Understanding Consumerism: from the Mouths of Bumblebees and Blueberries

As I said yesterday, I could have gone with the bee thing and gone on a different route: consumerism. This idea came up with the knowledge that as Americans, we are spending way too much money on honey, giving China millions of dollars. Just on honey. These aren’t hard-and-fast numbers, but it does convey the fact that we consume way too much. Blogging about consumerism makes me think of a book called The Gospel According to Larry by Janet Tashjian. It’s basically about a kid who blogs about consumerism, calling his blogs “sermons”, but there are more complexities that I won’t tell you about. It’s a good book, you should read it. But back to consumerism! (By the way, the blueberry part comes at the end, you’ll understand after you read it)

Do you ever look at how much random, useless stuff we have? If you’ve moved recently, you know that when you’re going through your belongings, you look at things and say to yourself, “Why in the world do I have this?” How many birthday gifts do we discard after a couple months because they’re just not that interesting anymore? When we compare our lifestyles to those of people in third world countries, we should be ashamed of how much we have (this is on my mind, because the kids are learning about Haiti at Vacation Bible School this week). I’m not going to lie, I enjoy living like this. I like my smart phone; I like being five minutes away from a Target; I like being able to decorate my room with fun stuff (or rather, let my sister decorate our room with fun stuff). I like that. But sometimes, we take all this just a little bit too far. We take our belongings, our comforts, for granted. We keep wanting more and more and more, and then, nothing satisfies us. Those are the dangers of consumerism, and I confess that I fall short of where I want to be.

I personally think that if people all over the world stopped buying stuff that they really don’t need, we’d be able to make our ginormous economic problem better. I’m no economist, but have you ever noticed that we go into these horrible depressions right after times of big spending? The Roaring Twenties, anyone? Maybe if we hadn’t spent so much during those times, we wouldn’t have crashed the way we did. And maybe, maybe we could understand the concept of sharing. Woah! Big concept right there! It’s not like we haven’t learned that sharing is caring from kindergarten or anything… But yeah, instead of buying stupid, silly things that we don’t need, maybe we could use that money to help people who actually need it. Have a little compassion people. Do you really need the newest iPhone, even though you already have one in perfect working condition? Do you really need that shirt, even though you have ten others in different colors? I didn’t think so.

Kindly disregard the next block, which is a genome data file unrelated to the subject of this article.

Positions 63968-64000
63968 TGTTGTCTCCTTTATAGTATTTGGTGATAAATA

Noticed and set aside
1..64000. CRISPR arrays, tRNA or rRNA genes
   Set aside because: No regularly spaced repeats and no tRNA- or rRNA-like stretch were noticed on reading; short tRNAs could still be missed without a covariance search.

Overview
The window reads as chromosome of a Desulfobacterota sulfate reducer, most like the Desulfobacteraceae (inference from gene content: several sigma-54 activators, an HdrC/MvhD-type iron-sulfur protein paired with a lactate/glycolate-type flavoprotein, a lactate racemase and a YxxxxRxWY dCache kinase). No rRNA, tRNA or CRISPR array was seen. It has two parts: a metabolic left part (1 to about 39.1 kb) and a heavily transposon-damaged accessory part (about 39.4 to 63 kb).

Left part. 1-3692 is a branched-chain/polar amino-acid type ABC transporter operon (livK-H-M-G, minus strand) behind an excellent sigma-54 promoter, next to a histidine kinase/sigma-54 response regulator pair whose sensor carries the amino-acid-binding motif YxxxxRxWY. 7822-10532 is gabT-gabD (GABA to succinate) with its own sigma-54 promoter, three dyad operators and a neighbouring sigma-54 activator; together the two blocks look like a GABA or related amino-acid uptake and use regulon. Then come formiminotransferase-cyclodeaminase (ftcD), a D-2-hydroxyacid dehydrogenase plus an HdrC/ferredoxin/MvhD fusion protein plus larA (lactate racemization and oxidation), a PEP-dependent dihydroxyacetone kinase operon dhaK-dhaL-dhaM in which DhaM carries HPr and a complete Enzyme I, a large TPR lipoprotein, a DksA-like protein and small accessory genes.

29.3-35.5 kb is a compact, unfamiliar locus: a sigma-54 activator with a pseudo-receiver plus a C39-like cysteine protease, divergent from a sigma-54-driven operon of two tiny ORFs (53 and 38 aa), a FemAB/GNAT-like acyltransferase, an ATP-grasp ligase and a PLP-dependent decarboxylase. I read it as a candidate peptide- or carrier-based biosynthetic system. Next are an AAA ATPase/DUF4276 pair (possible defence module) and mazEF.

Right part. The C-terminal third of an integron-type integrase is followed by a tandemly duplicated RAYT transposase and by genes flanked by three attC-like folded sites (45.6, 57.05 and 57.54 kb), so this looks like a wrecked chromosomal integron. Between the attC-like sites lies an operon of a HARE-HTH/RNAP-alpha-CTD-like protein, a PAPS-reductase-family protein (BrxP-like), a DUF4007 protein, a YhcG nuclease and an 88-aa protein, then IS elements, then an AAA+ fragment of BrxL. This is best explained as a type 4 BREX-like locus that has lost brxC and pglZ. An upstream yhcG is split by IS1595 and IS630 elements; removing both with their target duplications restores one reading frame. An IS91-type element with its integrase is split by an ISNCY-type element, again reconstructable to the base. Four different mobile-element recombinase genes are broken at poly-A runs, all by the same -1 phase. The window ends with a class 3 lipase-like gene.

And the saddest thing about consumerism is that ultimately, it doesn’t improve our lives, it makes them worse. We think that more is better, but then we keep wanting more and more and more, and as I said above, nothing satisfies us at that point. Instead of making us happier, which is what we think these things are going to do, they make us more depressed and steeped in the stuff that doesn’t matter at all. And then we don’t appreciate what we really have. I think this clip from the Veggie Tales Madame Blueberrry movie is just about right. It took me awhile to find the perfect one, but this particular clip has bits from the movie to make a full picture of what I’m trying to say here. Think of it as my thesis statement. Yay for Veggie Tales!

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